Crime Library: Criminal Minds and Methods

The Murder Mystery of Mary Rogers

Possible Solutions

Edgar Allan Poe (AP)

The fact that the murder of Mary Rogers is still remembered today has much to do with Edgar Allen Poe.  Poe biographer Jeffrey Meyers notes that in the second of his mystery stories involving the detective Chevalier C. Auguste Dupin, Poe neatly transported Mary and the surrounding characters from New York City to Paris and presented Dupin's solution to the crime in "The Mystery of Marie Roget" via three magazine installments.  Dupin/Poe believed the murderer to have been a naval officer of dark complexion who had previously attempted to elope with Mary/Marie (thus explaining her first disappearance in 1838) and who killed her the second time she ran off with him.  Loss's deathbed confession came to light before the last installment had been published, but Poe managed to hint at a bungled abortion in the final episode, and later added footnotes that further brought his fictional story into line with the known facts of Mary's case.

After Poe, other writers and criminologists would attempt to "solve" Mary's murder.  In 1904, Will M. Clemens proclaimed that both Mary and the man of dark complexion had been robbed and murdered inside Loss's tavern.  A man's body (although not matching Loss's description) had been pulled from the East River on August 3, 1841, but nobody other than Clemens seems to have considered a connection between the two corpses.

Several decades later, Samuel Worthen theorized that Mary's abortion had been paid for by her former employer John Anderson and took place at Loss's tavern.  Mary died during the procedure and the "tall, dark" abortionist who had been seen with Mary that day panicked and threw her body into the Hudson River.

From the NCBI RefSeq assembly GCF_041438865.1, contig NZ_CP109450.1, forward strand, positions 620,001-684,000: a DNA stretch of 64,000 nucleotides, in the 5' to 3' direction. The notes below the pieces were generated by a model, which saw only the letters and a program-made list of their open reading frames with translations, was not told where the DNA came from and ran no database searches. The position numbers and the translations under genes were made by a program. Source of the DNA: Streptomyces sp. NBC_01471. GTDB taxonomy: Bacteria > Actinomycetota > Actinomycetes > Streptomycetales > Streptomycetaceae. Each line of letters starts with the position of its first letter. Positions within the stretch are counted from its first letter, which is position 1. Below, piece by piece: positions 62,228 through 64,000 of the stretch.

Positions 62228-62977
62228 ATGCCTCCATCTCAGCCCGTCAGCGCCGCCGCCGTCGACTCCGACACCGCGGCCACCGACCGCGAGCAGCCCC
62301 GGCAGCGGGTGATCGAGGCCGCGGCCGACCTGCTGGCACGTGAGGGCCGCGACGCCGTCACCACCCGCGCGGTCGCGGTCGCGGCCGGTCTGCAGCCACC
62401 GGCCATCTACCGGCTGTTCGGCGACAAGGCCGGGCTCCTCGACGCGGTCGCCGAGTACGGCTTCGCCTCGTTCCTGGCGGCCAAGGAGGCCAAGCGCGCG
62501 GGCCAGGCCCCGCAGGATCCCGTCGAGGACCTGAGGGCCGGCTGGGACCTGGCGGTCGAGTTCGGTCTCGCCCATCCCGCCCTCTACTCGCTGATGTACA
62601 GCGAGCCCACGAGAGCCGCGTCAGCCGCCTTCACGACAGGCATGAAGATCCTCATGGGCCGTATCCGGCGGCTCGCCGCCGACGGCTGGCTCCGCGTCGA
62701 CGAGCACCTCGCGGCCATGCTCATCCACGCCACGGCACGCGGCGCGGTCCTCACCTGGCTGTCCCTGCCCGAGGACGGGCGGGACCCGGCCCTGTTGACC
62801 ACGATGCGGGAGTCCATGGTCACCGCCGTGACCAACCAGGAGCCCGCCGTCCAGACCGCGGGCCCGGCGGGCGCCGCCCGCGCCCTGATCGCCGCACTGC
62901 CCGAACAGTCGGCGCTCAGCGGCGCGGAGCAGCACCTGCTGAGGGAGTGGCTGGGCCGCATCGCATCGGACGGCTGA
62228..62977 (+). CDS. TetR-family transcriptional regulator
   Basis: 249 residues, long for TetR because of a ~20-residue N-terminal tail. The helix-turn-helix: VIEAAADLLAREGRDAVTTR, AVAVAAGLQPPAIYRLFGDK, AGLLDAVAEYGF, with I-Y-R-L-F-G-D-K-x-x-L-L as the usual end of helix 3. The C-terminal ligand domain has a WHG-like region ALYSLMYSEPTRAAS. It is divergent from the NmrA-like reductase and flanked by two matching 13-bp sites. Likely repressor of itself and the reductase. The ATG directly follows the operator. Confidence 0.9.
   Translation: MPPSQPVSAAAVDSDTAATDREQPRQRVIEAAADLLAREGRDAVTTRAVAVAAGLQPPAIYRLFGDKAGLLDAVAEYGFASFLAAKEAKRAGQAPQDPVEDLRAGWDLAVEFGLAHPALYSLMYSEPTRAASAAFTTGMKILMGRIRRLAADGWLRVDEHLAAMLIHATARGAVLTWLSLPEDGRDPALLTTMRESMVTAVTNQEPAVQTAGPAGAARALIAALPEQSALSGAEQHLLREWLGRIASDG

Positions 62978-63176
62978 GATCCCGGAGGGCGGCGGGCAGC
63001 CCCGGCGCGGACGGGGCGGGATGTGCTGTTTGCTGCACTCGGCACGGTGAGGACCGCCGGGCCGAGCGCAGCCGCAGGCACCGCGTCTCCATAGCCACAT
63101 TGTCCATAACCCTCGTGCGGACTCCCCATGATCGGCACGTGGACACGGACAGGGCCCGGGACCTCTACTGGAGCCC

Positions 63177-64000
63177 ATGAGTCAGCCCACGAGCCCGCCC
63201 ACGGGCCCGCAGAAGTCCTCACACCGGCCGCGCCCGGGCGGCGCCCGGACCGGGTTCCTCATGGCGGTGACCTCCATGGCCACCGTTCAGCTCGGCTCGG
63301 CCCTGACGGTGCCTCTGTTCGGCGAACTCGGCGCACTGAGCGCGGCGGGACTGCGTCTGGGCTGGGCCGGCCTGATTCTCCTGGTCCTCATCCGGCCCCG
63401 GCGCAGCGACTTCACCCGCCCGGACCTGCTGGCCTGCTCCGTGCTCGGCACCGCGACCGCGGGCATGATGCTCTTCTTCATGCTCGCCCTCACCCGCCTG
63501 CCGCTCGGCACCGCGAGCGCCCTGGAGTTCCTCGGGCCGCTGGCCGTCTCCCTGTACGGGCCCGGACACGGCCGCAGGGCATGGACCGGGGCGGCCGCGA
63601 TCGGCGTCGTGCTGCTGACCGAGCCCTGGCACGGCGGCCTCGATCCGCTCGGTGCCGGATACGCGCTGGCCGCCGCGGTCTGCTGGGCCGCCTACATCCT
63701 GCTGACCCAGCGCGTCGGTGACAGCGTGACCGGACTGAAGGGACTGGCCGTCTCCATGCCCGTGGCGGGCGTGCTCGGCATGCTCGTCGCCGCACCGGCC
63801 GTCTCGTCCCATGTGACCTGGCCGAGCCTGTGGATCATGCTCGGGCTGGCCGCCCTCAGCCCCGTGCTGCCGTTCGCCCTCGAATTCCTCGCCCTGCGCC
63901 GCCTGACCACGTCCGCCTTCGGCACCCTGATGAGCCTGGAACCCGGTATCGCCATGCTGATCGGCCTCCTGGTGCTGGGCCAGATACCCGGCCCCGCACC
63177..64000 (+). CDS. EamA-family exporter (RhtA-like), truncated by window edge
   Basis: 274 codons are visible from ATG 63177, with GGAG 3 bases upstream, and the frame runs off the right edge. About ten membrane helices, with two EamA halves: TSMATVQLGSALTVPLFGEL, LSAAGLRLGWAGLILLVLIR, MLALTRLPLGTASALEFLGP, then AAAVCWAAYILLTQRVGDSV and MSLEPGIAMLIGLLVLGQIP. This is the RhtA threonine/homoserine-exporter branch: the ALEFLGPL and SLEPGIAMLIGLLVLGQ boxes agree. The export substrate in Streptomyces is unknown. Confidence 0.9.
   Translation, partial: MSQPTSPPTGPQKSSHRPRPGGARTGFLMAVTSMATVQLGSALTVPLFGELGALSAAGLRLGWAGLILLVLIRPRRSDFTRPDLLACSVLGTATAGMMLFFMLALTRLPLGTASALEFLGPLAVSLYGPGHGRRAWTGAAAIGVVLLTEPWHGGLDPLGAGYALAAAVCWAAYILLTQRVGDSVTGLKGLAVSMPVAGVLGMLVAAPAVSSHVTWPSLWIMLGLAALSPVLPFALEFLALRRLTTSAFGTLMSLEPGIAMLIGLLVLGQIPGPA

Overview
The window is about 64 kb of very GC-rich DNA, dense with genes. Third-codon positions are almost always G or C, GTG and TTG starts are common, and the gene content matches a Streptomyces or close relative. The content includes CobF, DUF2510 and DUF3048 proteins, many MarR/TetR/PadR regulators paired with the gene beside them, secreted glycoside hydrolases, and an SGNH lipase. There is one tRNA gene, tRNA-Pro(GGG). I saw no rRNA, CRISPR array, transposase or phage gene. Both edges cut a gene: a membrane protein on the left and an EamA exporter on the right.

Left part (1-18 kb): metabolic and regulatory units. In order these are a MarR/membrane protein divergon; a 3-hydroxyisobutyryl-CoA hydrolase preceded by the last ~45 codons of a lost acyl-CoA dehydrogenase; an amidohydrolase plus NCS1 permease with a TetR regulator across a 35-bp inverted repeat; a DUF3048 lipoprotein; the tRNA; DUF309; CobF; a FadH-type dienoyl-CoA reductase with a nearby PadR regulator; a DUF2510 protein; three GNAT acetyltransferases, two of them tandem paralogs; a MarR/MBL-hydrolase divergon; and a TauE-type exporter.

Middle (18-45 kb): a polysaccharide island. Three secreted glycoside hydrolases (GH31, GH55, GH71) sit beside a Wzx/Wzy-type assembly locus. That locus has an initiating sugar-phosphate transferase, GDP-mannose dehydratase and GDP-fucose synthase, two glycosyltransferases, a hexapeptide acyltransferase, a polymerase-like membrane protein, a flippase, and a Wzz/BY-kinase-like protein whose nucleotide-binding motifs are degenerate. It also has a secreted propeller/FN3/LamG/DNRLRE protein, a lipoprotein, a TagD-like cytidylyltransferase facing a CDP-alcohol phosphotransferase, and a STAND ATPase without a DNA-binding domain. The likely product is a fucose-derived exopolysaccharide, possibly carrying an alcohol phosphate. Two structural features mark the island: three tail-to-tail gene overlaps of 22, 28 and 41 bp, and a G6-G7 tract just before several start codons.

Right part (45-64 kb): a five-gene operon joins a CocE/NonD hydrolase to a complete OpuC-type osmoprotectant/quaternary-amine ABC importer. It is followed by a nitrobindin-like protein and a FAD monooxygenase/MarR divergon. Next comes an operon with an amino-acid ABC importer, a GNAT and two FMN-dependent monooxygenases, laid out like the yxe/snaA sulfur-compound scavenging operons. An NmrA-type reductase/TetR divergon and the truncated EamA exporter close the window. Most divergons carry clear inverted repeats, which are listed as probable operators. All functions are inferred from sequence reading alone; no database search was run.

In Irving Wallace's "The Fabulous Originals," the author suggests three possible killers: Crommelin, who Wallace believes was the father of the baby whose abortion caused her death; Mrs. Rogers, who possibly offered up Mary as a prostitute at the boarding house and had arranged for an abortion that accidentally turned fatal; and, without any evidence to back it up, Wallace names Poe himself as a possible candidate – referring to the possibility that Poe knew Mary from Anderson's tobacco store and Anderson's later claim that Poe had discussed Mary's murder with him while the writer was researching his story.

And finally, author Raymond Paul presented in the early 1970s his theory that Daniel Payne did indeed murder Mary, but not on the Sunday she disappeared (for which Payne had a solid alibi), but on the following Tuesday.  Paul argues that Mary did go to Loss's for an abortion on that Sunday and survived it, then stayed to recuperate for a couple of days at the inn.  While Mary's family and friends searched for her the next day, Payne couldn't admit to where she really was – so he stalled for time and pretended to look for her, knowing that he was to meet Mary on Tuesday and bring her home.  Paul points out that Payne's own statements show him to have been in Hoboken on that Tuesday "searching" for the lost Mary.  But when he met her, Paul theorizes, Mary informed him that she was breaking her engagement to him, and Payne strangled her in a fit of anger, dumped her in the river and later retrieved some of Mary's clothes (including the second pair of gloves) and planted them in the thicket near Loss's inn to add credence to the "gang" theory.  Paul's main evidence consists of the fact that when Mary's body was taken ashore on Wednesday afternoon the body was, according to the coroner's report, in a state of rigor mortis that clearly indicated to Paul that she had not been murdered on Sunday -- because rigor mortis passes within 24 hours of death and, Paul contends, the Hudson's waters in July would not have been cold enough to slow down the rigor mortis process.  Paul thus concludes that the stiffness of her body proves that she was killed no earlier than Tuesday, when Payne was known to have been in the area.

Whether done in by a gang of ruffians, strangled by a jilted lover, or killed at the hands of the man who would later write a fictionalized account of her death, the murder of the "beautiful cigar girl" is undoubtedly one of the pioneer instances of the media celebrating a gruesome crime. Yet despite the intense media interest and immortalization of a sort by Poe, the crime remains one of the most puzzling unsolved murders of New York City.

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